So we definitely are not where where we were when we started out. So take it back to that level. You do just have sort of this hodge pods and you don't really understand it. And then you have to go in and start parsing them out and you'll start to see some natural lines and you're looking at a couple different things, like do our close rates improve if a customer of this size touches a sales rep or not? So that's a test that we ran right and then we found out that up to a certain number of employees it didn't matter. It wasn't helping the customer experience at Allso Bam, there's our line. There's our self serve segment, and that's a pretty easy example. And then the rest you're doing very similar types of tests and types of looking and that's how you start to determine your lines. And the other thing I'll say is you're always, always tweaking this. Every every time we release a new COMPLAN, which we try to do once a year, we're tweaking segments and making things different. So, for example, the segment that is one up from our self serve segment, which we call SMB. They were prior to this most recent change getting sold and then getting past to an implementation specialist. Well, we ran a test and said if the sales rep was the implementation specialist and there was no Handif were we going to see any any difference at all? And we didn't. So we created a hybrid roll for that smaller customer. If we would, if we did that with corporate, it would be a very bad idea, but it was a good idea for the the segmentations that we have. So yeah, you're always looking at different data points trying to say is the experience better or worse for this and is there an efficiency to be gained from making a change here? And I would say as long as your economics support it, don't ever make a change that makes the experience worse in the name of efficiency. But a lot of times they go hand in hand because when a customer is having a good experience, they flow through it. It goes very fast. When they're not, that's where you get stuck or you have friction. So normally the two are very much, very much tied together. I so appreciate so many things you just shared, specifically the call out on efficiency. I think we have a bias toward it when in fact it could be to the detriment of the customer experience and therefore actually a detriment to the business net, you know, in the medium to long term. I also really appreciate that your time this exercise to the comp plan in some guy just just the idea along. So I was going to ask, although I felt like you'd made it clear earlier, but then you said, oh, it's actually more nuance than I thought. I was going to ask about kind of that. Are Any of these people responsible kind of you know, full cycle sales, for example, and now it sounds like in that next up from self serve, it is a that hybrid role, but you've accounted for it from a company. It's not like, Hey, guess what, your commission is exactly the same, but you now also have to implement all these people that are all tied together. And so this what you're doing inherently with motivating and compensating people, completely...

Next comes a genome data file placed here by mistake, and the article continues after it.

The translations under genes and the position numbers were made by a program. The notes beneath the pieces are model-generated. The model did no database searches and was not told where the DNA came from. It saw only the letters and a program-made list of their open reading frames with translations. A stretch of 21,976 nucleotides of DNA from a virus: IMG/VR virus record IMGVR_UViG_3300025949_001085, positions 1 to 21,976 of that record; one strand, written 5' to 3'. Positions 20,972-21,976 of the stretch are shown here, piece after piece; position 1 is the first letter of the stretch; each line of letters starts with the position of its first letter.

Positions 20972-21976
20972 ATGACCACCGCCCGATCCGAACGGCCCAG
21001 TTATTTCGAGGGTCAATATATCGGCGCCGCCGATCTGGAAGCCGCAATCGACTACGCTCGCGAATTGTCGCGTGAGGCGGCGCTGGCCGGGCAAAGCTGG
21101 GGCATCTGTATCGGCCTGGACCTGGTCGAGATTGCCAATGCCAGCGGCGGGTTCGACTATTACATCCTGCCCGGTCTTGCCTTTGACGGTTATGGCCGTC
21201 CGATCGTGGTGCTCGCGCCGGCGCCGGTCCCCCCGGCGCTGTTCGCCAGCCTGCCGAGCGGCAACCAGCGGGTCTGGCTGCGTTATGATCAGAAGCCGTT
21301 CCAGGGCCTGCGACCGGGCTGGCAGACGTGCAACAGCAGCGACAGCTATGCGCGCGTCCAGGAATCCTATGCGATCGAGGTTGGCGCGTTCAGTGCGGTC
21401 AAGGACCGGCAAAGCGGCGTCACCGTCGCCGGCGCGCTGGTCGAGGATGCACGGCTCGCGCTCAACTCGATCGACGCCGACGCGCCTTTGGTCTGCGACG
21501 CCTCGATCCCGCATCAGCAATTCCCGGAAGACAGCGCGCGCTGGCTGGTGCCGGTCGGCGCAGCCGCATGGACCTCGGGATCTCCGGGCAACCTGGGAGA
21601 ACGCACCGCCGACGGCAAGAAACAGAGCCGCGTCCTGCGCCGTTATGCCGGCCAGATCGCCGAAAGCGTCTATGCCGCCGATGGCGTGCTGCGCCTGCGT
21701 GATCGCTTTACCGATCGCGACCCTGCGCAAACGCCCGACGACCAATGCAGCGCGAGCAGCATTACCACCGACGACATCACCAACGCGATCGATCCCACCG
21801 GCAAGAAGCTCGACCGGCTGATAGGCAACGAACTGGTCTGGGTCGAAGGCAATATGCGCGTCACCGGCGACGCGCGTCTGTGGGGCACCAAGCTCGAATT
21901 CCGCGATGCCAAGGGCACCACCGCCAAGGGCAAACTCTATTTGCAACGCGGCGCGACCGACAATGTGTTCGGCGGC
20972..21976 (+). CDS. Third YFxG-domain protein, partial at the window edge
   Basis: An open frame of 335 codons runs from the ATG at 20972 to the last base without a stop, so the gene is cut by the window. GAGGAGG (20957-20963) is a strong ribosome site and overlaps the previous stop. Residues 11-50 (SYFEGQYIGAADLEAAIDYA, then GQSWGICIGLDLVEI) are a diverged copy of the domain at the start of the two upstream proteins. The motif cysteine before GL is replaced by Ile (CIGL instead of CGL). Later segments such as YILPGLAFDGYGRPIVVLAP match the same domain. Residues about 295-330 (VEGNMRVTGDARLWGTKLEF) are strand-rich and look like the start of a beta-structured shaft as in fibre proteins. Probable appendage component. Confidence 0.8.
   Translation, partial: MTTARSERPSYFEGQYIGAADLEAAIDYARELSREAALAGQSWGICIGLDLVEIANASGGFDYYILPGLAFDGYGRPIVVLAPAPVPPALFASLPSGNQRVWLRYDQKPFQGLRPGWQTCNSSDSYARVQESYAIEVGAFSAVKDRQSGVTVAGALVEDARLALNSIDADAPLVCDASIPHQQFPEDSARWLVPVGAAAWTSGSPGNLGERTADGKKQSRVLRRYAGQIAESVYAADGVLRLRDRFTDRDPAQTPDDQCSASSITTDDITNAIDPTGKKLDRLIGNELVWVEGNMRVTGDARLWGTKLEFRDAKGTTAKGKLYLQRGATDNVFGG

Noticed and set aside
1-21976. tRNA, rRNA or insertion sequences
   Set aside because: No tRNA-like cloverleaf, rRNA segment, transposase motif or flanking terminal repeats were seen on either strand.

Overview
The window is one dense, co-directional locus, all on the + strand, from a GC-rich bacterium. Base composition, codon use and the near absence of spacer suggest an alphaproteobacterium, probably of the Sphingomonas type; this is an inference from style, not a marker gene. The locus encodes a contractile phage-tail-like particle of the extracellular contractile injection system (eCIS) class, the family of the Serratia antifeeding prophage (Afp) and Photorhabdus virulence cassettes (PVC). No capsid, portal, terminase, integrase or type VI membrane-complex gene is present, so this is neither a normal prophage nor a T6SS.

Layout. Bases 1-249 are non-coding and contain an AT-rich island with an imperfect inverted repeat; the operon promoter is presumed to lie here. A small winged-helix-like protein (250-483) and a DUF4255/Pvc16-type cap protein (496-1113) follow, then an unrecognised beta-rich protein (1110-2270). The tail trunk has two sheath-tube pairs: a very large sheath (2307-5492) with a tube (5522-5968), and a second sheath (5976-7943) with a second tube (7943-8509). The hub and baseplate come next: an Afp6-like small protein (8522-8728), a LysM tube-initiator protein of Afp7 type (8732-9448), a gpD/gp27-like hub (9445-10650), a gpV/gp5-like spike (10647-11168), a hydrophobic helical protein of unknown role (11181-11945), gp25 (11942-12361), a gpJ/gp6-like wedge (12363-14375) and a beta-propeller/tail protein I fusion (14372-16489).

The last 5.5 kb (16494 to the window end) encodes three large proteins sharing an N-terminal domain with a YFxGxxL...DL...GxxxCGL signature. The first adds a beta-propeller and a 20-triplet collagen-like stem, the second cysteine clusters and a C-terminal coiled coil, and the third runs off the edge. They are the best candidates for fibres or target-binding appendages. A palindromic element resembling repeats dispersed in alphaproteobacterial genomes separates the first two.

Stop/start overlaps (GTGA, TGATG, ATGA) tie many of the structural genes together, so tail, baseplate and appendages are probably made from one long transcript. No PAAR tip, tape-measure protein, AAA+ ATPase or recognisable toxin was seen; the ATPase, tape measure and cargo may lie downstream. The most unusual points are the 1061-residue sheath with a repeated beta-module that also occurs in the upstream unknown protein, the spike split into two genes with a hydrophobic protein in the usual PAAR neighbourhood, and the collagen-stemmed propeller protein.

...aligned with what's best for the customer or this type of customers. Just really smart. Let's take it. Let's stake because you took it back a minute ago. Let's go back a little bit too, just prior to you being named Cro what was going on inside the company that had divvy aligned sales, marketing, customer success, customers support under you as initially senior VP of revenue. And why were you, as VP marketing, the right person for that? Yeah, so really good questions. To take you one step further back and to give context, at my company prior to Divus, a company called Jive, and we we did some really cool things there. I came in work for work for the founders, who were awesome. We grew that business. Sold that business for four hundred fifty million bucks, which at the time was awesome. Now it's like a decent sized seed round, but that was, you know, times of change a little bit. One of the problems we had, and I was on the marketing team over there, is that we would pass over all of our demand and it wasn't work in the way we wanted. So it's this constant, just absolute war between marketing and sales and whose data's ride and do our lead soccer? Do you just suck at closing? I'm like just everything that I think companies have dealt with historically. And so we actually raised our hands. We said, Hey, put sales inside of marketing right now and if you know we'll be able to figure you're out who sucks here. That was kind of the impetus. But we didn't. We ended up not figuring out who sucked. We ended up figuring out how to work together and how to how to make it a better thing. So the feedback loops from sales were closer and better to us and we were more receptive and we ended up fixing a pretty broken relationship there. And so when I came to divvy, I was all about it, and this was before chief for revenue officers were getting a ton of traction. This is five, six years ago. And I told Blake, our CEO, I said I will come in and I'll start working on the top of the funnel, but I need to I need to know that you're on board with uniting the whole thing and hopefully I can prove to you I'm that person. If I'm not, I still think we need to hire that person because I believe that's the right structure of the right strategy. So he was. He was aligned with that and that's how it went. Once, once I kind of got the top of the funnel really dialed, really humming, said okay, now I'm going to Nowmin own sales, now, my own success will just kind of build down the funnel, and that's that's what happened and luckily the people who were who were here and who were working on the stuff with me were talented enough to overcome my my idiocy and we were able to be successful. So it just kind of kept working and that's how it ended up like happening and being me awesome something you said. There's somewhere I wanted to go, so I guess we'll just go there right now. You talked about in your in your previous experience at Jive, when you brought sales and marketing together, the feedback loops from sales got tighter. I think we'll often have a conversation on a show like this about voice of the customer and it's very often based..., you know, things that were hearing in terms of NPS or customer satisfaction or those types of things. Maybe some social listening, some online reviews, etc. But I don't think there's been enough conversation about that feedback loop. It was obviously very impactful on you years ago that you would still mention it today, even in a quick pass on like a important period in your entire in your career. You know, I'm sure that you your talking about months, if not years, and I'm sure it was influential in your vision coming into divvy, which, by the way, is really interesting that you just cast this vision and I'm your guy in too, like maybe prove that I'm not, which congratulations on senior vision all the way through. It's awesome. Talk about that feedback loop from sales, their frontline. They're talking with prospects every single day. Some of them are customers, some of them are not. Why is this the case? Who are the ones that ask the better questions versus the worst questions? I know, like when we were vertically focused in one vertical and then we sided to experiment at a conference or a trade show years ago in another industry that was nearby, one of our sales guys came back and said they don't ask pricing questions, they ask questions about you know, they has better, higher level questions. Like we need to do more of this, like talk about some of the importance of that feedback loop from sales back into marketing in particular, and then maybe we can move on to from success into marketing. It's a super for important process right, because you're testing. So in a lot of ways I compare demangin to to turning off the lights in a room and fumbling around and trying to find a paper clip, like you really are bumping in, you're using your hands and you know, I'll six senses to try and find something. That's very elusive and what you need. What would be a lot more helpful is if you were getting very quick, real time feedback from sales. Okay, we just tried this new PPL sore, so we just tried this PPC campaign. Tell me how these things are coming in right, and I think that that that principle carries into support to product, like all of these touch points where you have a facetoface with a customer. You need to be harvesting all of that information and using it to make you smarter. So yeah, that was what we did back at Jive and we were testing a lot of different things, but we ended up really cracking the code on PPL's which, in our space, that was a very sustainable, very long term thing and in a close partnership with sales, we made that a very viable and efficient demandin channel for us. So sales life got better because they were very well fed and they were able to go out and do what they needed to do. Marketing was doing a good jobs for supporting sales. So yeah, it's incredibly important and very easy to say and very hard to do because you're just buzzing along and you don't usually take the time to it, to do that and there's often...